As I´ve talked about working from home this past week in previous posts I wanted to address the area of work-at-home scams. I´ve seen many mothers fall for some work-at-home scams and I´ve read posts on bulletin boards about companies that weren´t quite on the up and up.
Why do people get caught up in a scam? I believe there are several reasons. First, at times people believe everything they read. Then, rather than follow up with research, which, as I stated on Wednesday, is extremely important when starting a home-based business, they write a check and plunge right in.
Some scams will ask you for a large amount of money upfront. You shouldn´t have to invest a large amount of money into a company before you begin selling. As an article on www.scambusters.com stated, you would not pay someone for a chance to interview for a job or to start a job if you were going to work for someone outside of your home; so why would you do this if you were going to work from home (http://www.scambusters.com/work-at-home-jobs.html)? Be very leery about signing up to work with a company that asks you to pay something up front.
And if you are considering taking a job that asks for payment up front, investigate them completely before sending a check. Find out if they have a physical address, a phone number, and a website. Check with the Better Business Bureau (http://search.bbb.org/) to see if anyone has filed a complaint against the company. This website is a great resource for researching potential jobs. You can search by the company´s name and see if any complaints have been made against the company and, if so, find out the nature of the complaints.
Search online to see what others have said about the company. One such place to search is www.wahm.com, as there are bulletin boards geared toward work at home mothers. Or you can google the company´s name and see what pops up from your search.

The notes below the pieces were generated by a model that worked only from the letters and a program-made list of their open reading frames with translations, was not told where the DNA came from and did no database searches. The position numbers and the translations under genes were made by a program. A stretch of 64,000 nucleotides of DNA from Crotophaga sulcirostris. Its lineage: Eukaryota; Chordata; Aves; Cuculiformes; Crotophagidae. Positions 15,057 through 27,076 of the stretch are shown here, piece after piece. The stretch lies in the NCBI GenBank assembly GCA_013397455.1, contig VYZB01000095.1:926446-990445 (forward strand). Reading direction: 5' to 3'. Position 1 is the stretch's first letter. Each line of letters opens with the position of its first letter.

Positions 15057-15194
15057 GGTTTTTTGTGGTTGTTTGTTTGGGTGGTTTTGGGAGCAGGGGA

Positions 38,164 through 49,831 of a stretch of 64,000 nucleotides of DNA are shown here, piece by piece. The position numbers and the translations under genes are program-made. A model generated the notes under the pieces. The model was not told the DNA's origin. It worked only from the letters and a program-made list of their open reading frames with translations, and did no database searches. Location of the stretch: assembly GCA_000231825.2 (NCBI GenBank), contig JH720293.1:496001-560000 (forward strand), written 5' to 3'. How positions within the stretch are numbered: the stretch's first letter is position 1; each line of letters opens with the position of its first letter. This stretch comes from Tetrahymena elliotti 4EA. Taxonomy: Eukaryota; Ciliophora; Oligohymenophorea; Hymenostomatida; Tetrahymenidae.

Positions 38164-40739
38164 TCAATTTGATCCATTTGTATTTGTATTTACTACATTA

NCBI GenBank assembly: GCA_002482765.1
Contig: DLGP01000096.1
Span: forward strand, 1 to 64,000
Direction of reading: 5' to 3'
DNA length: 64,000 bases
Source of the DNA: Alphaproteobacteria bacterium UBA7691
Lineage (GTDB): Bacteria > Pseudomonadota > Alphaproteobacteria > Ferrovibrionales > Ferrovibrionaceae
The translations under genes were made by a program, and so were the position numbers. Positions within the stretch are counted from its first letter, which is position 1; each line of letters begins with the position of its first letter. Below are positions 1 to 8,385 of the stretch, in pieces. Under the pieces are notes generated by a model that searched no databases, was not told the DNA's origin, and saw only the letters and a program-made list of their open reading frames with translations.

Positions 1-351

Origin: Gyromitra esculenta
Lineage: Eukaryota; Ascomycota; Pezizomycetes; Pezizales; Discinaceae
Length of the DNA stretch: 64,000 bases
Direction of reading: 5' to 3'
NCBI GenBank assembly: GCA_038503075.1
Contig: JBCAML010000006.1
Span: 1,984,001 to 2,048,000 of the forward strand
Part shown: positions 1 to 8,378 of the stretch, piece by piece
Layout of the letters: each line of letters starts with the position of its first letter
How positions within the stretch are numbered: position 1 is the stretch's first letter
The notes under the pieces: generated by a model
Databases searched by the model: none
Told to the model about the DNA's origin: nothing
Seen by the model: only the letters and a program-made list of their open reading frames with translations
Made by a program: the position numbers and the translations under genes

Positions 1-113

Remember that a reputable business will provide you with information about the company, such as payment policies, how many years the company has been in business, a physical location, and the number of employees that the company employs. If a company is not able to provide this information, steer clear.
If it sounds too good to be true . . . well, you know the rest. Seriously though, if a company sends you an email (and beware of any spam emails that you receive as they are almost always scams) or if you see an advertisement that promises you will become independently wealthy in mere months, beware. Very few jobs offer overnight success; any amount of success takes hard work, so don´t fall for ads that state you will become instantly rich by signing up.
As I was researching information for this blog post, I came across a really interesting line that someone had written about work at home jobs: If the company is so great to work for, and you can become so insanely rich by responding, why does the company need to plaster advertisements all over the place to get new employees? The article went on to say that you will very rarely, if ever, find legitimate work-at-home jobs in your inbox, on a web banner, posted in the back of a magazine, or listed in a tabloid (http://jobsearchtech.about.com/od/jobs/l/aa112000_3.htm).
Below are a few articles related to work at home opportunities. If you are considering signing up for any type of "work at home´ job, read through these before doing so.